Tuesday, September 22, 2009

Transition Diet: Nourish Earth

"In fact, the essential flavor of the food comes from one's heart, from cooking
with one's whole soul, and from respecting the spirit of the kitchen."
--Zen monk

Change of season means adjusting dietary choices to stay in tune with what's most plentiful and nourishing. A good transition diet is grounding and prepares us for winter ahead by building immunity and increasing vitality: Heavy protein and processed foods plug the vital channels and lower pranic energy, while fruits and vegetables are both energizing and cleansing.

In five element theory (the basis for Feng Shui and acupuncture) the earth element corresponds to the stomach and spleen, both of which are nourished by 'earthy' and sweet root vegetables, certain grains, and herbs. The stomach rules transformation by receiving nourishment and preparing food for digestion. The spleen rules transportation, distributing extracted nutritive essences throughout the lymphatic system, building immunity, and protecting against infection.

When our earth 'chi' is harmonious and healthy, we feel supported and generally confident – solidly anchored in pragmatic reality. Earth energy can be adversely affected by unconscious diet, low self esteem, lack of true purpose, comfort, or missing support at home or work. Feelings like 'butterflies in the stomach' are symptomatic of upset earth. Even worse – the emotion of 'worry' wrecks our stomach and imbalances digestion.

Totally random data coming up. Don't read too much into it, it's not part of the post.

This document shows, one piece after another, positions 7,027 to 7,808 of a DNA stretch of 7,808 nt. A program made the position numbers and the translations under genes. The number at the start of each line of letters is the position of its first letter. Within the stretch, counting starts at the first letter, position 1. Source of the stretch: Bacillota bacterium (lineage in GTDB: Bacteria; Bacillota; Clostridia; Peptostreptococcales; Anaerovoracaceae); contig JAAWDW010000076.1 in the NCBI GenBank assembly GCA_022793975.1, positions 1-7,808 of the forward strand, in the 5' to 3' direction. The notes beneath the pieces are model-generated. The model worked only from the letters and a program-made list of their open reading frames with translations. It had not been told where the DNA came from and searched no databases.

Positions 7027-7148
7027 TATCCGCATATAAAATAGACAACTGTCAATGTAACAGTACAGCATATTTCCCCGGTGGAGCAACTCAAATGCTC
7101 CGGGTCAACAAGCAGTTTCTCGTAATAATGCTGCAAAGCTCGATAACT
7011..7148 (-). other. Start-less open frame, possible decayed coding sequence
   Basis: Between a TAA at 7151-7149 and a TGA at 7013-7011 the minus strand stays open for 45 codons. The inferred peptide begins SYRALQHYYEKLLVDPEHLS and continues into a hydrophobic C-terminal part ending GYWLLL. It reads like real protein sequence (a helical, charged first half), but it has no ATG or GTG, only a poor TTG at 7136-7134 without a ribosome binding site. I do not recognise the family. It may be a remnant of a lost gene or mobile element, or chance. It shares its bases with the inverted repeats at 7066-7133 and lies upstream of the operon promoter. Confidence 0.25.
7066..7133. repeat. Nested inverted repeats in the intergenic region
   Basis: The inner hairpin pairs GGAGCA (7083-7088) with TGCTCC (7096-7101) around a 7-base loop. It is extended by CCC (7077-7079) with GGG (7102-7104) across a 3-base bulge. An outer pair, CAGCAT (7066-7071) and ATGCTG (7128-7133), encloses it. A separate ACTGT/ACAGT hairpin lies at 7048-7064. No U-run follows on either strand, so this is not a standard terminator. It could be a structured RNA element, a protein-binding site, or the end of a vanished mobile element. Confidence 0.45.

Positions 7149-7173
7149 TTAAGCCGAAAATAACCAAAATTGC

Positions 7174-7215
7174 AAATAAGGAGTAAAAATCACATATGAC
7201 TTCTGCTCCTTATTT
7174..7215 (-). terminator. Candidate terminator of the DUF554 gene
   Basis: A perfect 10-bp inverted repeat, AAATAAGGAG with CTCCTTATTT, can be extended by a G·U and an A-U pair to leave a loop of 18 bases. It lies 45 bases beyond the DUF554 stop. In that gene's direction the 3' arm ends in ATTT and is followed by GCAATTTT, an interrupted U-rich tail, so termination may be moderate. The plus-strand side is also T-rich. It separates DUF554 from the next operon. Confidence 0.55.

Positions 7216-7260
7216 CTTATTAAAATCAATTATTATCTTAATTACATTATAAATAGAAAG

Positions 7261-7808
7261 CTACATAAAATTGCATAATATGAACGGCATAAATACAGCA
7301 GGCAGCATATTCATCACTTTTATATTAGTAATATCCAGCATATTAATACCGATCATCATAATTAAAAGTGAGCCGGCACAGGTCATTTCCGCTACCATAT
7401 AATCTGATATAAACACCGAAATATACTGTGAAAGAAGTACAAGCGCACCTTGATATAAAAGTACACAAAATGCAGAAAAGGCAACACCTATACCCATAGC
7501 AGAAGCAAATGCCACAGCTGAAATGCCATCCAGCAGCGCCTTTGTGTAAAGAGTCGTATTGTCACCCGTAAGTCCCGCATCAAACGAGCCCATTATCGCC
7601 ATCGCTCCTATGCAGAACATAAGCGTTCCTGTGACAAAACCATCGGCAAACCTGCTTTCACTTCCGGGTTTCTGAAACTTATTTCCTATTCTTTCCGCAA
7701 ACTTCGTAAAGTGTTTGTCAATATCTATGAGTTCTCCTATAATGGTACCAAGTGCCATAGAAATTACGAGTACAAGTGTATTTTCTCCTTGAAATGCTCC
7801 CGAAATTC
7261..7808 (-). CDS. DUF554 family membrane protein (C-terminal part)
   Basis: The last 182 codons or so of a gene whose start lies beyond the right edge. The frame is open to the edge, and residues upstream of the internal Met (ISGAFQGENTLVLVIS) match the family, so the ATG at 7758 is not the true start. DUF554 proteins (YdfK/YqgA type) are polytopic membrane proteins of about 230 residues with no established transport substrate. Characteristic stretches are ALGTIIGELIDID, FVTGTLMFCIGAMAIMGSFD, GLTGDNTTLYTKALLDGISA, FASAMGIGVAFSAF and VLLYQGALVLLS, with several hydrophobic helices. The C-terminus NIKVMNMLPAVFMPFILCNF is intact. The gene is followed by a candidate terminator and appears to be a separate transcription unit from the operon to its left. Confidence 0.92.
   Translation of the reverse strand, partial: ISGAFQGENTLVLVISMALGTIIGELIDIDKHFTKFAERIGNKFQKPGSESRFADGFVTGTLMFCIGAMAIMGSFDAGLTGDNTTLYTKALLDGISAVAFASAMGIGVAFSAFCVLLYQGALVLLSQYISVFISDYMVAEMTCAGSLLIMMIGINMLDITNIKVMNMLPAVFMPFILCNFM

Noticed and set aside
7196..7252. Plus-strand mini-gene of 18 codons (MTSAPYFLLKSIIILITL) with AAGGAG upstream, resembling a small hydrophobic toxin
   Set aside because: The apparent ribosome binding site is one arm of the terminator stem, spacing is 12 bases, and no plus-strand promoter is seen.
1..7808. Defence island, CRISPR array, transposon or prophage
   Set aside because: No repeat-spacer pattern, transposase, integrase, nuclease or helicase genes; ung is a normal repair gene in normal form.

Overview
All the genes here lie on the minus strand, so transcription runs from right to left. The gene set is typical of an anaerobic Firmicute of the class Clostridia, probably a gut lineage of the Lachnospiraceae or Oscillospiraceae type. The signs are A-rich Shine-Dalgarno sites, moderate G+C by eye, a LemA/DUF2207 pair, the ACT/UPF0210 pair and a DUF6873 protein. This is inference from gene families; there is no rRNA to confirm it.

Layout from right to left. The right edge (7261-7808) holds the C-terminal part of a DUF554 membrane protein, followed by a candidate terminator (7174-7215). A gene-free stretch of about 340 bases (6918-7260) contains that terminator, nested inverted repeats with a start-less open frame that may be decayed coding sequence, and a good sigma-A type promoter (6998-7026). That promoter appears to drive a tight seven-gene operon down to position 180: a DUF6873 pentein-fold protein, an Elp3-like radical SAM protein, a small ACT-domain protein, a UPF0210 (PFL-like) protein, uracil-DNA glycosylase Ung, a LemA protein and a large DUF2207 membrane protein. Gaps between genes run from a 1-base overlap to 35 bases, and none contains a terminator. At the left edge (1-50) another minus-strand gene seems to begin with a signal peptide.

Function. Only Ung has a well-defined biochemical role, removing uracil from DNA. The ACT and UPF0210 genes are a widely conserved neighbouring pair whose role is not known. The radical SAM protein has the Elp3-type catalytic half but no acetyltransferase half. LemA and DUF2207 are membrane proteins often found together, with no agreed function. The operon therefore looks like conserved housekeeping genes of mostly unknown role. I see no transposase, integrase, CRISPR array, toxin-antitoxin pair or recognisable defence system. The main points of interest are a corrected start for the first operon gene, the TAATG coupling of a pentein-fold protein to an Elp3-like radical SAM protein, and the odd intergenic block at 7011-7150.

Earth energy can be cultivated by centering activities like gardening, knitting, cooking, architecture, carpentry, – even housekeeping. Meditation and visualizations upon personal places of power; favorite places you have visited – also builds good earth. In many traditions, devotees regularly connect to representations of Earth 'Spirit' usually a feminine figure set in nature...like 'Our Lady of Lourdes, where many spontaneous healings have been reported

On a more mundane level earth vegetables include: Carrots, pumpkin, sweet corn, onion,
mushrooms, green peas, beans, zucchini, sweet potato, cauliflower, leeks and celery and all the
summer vegetables.
Also, apples, grapes and vine fruits, small berries, peas, fennel, potatoes, soy beans,
Grains: buckwheat, oats, millet, amaranth, quinoa, sweet rice, jobs tears.
Herbs: astragalus root, ginger root, ginseng, horseradish, dandelion, dongquai, fennel, beet root

Also: Honey, miso, barley malt, pumpkin seeds, aduki, kidney and pinto beans.

The spleen is weakened by damp food energetics.
Arame drains 'damp – also umebeshoi plum is curative.

Avoid: excess cold drinks, ice cream, soda drinks, sugar, white flour, coffee, processed meats, preserved and frozen foods, excess raw foods and cold foods, excess fruit, salad, citrus fruit, heavy foods, pasta too often, cold meats, fatty foods, leftover foods, excess dairy foods, overly sweet foods.

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